Old Lady in a Faded Dress
"Hello, Miss Emma," the children sing as they ride by on their bicycles. "I like your hat," one of them says as he runs his hand along the azaleas growing by the front of the house. I watch red flowers fall to the ground.
"Be careful," I shout back at them, hearing my old lady voice crackle like a Halloween witch. I know they're making fun of me. Why shouldn't they? I'm just an old lady in a faded floral dress and a floppy hat tending to her flowers.
The children, what do they know? What do they care? They're as ripe and full of hope as spring tulips about to open. Me? I'm like the daffodil stems left after the sunny flower is long gone, leaving the drooping stem to litter the garden.
But I flowered once. I had my time. I danced in the wind and the young men fancied after me like butterflies to violets. I gave my sweetness to them and brought joy to the world. Now I offer only faint memories of past summers.
Autumn offers one last chance, one final burst of beauty before the long sleep of winter. I want to shout, like the Crepe Myrtle turning bright yellow in fall: "I'm still here! Look at me! Don't forget me!"
I want to do something grand. Something extraordinary. I long to rip off my old lady clothes and dance naked in the sun, singing songs of love and joy. I want to make a final impression.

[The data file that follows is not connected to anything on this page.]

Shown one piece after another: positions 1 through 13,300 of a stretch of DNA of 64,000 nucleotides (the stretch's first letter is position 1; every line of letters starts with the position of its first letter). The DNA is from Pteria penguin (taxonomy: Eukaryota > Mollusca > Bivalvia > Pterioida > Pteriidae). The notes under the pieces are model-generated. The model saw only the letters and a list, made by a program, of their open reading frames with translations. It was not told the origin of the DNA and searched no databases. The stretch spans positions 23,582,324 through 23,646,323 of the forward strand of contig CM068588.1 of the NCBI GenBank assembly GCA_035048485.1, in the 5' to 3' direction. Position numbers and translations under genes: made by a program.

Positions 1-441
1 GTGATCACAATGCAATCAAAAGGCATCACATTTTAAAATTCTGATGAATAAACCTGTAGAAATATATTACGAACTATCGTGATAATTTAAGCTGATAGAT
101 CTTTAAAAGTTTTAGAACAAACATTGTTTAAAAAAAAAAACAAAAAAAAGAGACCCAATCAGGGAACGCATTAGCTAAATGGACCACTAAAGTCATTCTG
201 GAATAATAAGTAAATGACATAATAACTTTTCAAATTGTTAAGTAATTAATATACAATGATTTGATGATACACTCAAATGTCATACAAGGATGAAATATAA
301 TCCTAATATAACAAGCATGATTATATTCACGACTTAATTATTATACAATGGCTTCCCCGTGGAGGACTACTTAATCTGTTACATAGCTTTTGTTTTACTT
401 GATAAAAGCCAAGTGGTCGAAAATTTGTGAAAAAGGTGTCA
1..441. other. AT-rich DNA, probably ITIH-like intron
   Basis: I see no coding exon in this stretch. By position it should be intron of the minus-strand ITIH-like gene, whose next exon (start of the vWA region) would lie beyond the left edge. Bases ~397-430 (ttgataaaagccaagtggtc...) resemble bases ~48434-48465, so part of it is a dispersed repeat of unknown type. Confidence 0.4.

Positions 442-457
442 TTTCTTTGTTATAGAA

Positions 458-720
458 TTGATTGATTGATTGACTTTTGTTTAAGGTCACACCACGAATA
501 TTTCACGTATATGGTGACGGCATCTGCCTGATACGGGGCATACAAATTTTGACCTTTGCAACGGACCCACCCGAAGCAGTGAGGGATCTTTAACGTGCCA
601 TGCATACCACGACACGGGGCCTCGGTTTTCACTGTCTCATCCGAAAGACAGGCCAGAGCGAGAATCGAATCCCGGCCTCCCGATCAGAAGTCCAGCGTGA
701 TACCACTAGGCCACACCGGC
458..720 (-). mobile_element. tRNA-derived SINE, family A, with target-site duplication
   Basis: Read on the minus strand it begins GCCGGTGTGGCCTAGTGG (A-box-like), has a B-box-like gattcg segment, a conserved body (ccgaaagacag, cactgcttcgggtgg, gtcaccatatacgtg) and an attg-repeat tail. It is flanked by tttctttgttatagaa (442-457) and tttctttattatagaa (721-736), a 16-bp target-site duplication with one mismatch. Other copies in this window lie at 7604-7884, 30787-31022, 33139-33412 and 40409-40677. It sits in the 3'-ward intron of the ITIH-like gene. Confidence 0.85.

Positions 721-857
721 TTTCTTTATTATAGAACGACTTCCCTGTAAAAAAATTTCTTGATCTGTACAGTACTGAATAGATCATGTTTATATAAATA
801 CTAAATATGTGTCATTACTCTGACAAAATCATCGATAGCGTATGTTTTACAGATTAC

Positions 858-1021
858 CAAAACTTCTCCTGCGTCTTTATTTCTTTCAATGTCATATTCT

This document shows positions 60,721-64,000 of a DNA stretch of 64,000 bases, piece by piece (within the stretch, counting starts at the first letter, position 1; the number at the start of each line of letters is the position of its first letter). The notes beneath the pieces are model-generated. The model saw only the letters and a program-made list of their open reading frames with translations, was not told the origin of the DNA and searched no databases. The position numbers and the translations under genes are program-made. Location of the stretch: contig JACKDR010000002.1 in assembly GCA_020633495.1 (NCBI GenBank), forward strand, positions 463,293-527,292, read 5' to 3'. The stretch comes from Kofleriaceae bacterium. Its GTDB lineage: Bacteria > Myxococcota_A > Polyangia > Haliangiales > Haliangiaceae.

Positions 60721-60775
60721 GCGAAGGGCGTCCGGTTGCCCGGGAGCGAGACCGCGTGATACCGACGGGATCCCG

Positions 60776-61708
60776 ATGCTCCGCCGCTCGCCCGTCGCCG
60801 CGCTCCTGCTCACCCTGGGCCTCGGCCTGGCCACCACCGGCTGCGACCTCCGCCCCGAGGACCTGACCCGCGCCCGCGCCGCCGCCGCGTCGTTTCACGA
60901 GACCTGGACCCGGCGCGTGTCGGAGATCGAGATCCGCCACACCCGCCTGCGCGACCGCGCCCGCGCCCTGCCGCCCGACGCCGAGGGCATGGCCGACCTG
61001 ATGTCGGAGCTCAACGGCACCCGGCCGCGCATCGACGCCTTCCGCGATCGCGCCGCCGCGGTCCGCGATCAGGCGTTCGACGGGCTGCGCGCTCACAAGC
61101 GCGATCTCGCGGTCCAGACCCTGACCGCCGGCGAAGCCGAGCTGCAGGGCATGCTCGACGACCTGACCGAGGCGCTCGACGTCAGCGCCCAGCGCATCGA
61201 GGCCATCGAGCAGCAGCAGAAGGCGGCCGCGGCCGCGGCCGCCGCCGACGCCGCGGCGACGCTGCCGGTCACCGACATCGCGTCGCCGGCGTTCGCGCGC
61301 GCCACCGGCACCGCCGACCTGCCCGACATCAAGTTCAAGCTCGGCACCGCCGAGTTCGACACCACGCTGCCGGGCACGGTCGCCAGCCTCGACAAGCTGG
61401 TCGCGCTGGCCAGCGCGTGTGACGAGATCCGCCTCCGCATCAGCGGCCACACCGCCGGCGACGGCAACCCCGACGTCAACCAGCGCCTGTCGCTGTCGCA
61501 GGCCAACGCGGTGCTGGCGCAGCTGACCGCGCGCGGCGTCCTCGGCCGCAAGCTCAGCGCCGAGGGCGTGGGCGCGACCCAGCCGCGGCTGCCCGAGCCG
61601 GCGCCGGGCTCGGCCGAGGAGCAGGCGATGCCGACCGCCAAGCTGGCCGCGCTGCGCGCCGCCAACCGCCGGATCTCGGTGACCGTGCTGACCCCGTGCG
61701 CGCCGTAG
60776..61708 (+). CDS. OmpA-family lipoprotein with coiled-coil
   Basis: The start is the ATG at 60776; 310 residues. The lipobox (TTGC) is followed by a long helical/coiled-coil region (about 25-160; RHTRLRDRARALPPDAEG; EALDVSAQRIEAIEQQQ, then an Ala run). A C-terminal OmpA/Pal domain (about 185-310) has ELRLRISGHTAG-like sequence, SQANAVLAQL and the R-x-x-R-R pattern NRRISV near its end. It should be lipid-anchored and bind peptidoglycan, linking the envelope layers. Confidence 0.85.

how? I'm an old lady in a faded floral dress and floppy hat tending to
her flowers. My time has passed like the pale, spent blooms of the hydrangea.
I had my chance. But I was so taken by my own beauty, I never learned
to complement the other flowers. Only to dominate them. Like a rose in
full bloom, I thought I'd last forever. With my sweet scent and my perfect
blossom, I thought I'd always be the focus of the garden, always attracting
the eye of anyone wandering my way.
I hear the neighbors talk. "It's so sad watching her," they say. "Alone in that big house. At least she has the garden, her flowers."
"But what will she do this winter?" they ask.
What will I do, indeed? When the winds from the North blow cold and the ground freezes solid, will I cover myself in a bed of down like the ones I prepare of leaves and straw for the tender coreopsis and coral bells? Will I again arise, like the crocuses, as the sun thaws the earth to begin the cycle once more? Or will I remain in my downy bed forever to be replaced by other, more hardy souls?
I watch two young lovers walk by, holding hands and smiling as they share secrets. I nod to them, but they see only each other. I snip a rose about to open and offer it to the young woman. She accepts my gift graciously.
"Thank you," she says. "It's so beautiful."
"Watch the thorns, dear," I warn her as I step aside.